Ofcom has set the ball rolling for widespread adoption of 4G in the UK, announcing that it will be conducting the largest ever auction of spectrum for mobile services by the end of the year.
The auction will offer the equivalent of three quarters of the mobile spectrum in use today – some 80 percent more than released in the 3G auction which took place in 2000.
Ofcom hopes that its best laid plans will mean that mobile broadband will be rolled out to at least 98 percent of people in villages, towns and cities across the UK, which it says will
“create substantial benefits for citizens and consumers”.
To ensure that consumers continue to benefit from a competitive market, Ofcom has also decided to reserve some of the available spectrum for a fourth national wholesaler other than the three largest mobile operators. This could be either Hutchison 3G or a new entrant altogether.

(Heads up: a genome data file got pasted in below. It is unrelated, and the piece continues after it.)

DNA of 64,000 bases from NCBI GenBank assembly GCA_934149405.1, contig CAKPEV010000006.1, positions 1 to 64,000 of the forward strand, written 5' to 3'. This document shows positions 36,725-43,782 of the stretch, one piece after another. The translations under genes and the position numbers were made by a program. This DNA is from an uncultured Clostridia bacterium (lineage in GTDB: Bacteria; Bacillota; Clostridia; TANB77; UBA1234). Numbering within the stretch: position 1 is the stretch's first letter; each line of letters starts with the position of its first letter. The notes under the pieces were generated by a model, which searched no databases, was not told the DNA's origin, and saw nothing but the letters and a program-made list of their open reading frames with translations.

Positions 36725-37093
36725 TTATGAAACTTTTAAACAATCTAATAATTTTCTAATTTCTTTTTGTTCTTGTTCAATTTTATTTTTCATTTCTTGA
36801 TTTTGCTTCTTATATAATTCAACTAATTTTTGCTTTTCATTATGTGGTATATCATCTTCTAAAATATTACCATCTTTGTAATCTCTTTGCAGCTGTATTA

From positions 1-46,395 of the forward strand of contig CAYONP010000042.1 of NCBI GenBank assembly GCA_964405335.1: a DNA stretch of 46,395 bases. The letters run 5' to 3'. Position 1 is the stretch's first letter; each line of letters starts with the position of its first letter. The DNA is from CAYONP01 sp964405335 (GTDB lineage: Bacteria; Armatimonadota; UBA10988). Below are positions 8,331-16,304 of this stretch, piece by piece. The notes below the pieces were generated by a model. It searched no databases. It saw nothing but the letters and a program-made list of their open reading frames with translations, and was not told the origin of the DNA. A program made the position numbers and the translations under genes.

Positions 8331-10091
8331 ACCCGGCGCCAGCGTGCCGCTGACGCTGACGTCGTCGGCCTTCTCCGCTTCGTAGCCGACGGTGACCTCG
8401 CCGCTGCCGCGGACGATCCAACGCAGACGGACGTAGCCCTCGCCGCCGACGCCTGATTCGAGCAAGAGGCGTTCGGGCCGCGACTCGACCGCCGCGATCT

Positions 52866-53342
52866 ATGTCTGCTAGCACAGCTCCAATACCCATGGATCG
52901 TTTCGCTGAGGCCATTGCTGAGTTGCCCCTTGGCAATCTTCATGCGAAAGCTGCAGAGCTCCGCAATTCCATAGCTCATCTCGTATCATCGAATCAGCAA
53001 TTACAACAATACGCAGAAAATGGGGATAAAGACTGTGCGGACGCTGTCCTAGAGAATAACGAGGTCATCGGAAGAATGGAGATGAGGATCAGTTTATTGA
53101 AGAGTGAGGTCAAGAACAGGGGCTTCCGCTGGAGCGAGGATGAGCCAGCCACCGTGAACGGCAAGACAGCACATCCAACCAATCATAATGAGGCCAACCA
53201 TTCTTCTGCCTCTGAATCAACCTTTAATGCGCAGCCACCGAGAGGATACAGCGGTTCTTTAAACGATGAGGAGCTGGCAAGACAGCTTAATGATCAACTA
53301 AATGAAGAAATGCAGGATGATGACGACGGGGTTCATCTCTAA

The 4G auction will offer at least two spectrum bands – 800 MHz and 2.6 GHz. The lower frequency 800 MHz band is part of what Ofcom describes as the ‘digital dividend’, which it says is ideal for widespread mobile coverage.
The higher frequency 2.6 GHz band will be used to deliver the capacity needed for faster speeds.
Combined, these two bands total to 250 MHz of additional mobile spectrum, compared to 333 MHz in use today.
The spectrum bands will be auctioned to bidders as a series of lots. One of the 800 MHz lots of spectrum will carry an obligation to provide a mobile broadband service for indoor reception to at least 98 percent of the UK population by the end of 2017 at the latest.
Mobile operators are expected to start rolling out 4G networks using the auctioned spectrum from the middle of 2013, and to start offering 4G services to the public later that year.